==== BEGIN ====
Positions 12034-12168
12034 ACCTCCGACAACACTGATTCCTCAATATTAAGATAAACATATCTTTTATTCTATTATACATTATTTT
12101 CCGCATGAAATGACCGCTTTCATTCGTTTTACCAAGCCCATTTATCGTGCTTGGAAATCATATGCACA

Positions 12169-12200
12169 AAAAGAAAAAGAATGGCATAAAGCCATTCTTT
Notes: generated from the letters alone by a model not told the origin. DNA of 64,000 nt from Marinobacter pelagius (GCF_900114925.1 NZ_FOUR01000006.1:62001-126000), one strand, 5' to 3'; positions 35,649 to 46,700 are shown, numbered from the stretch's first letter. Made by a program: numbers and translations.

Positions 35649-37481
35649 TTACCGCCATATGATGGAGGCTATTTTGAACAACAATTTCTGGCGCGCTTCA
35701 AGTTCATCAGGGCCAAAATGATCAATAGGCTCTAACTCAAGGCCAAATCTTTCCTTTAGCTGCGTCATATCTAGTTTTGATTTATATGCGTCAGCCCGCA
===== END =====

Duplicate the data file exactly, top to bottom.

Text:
Positions 12034-12168
12034 ACCTCCGACAACACTGATTCCTCAATATTAAGATAAACATATCTTTTATTCTATTATACATTATTTT
12101 CCGCATGAAATGACCGCTTTCATTCGTTTTACCAAGCCCATTTATCGTGCTTGGAAATCATATGCACA

Positions 12169-12200
12169 AAAAGAAAAAGAATGGCATAAAGCCATTCTTT
Notes: generated from the letters alone by a model not told the origin. DNA of 64,000 nt from Marinobacter pelagius (GCF_900114925.1 NZ_FOUR01000006.1:62001-126000), one strand, 5' to 3'; positions 35,649 to 46,700 are shown, numbered from the stretch's first letter. Made by a program: numbers and translations.

Positions 35649-37481
35649 TTACCGCCATATGATGGAGGCTATTTTGAACAACAATTTCTGGCGCGCTTCA
35701 AGTTCATCAGGGCCAAAATGATCAATAGGCTCTAACTCAAGGCCAAATCTTTCCTTTAGCTGCGTCATATCTAGTTTTGATTTATATGCGTCAGCCCGCA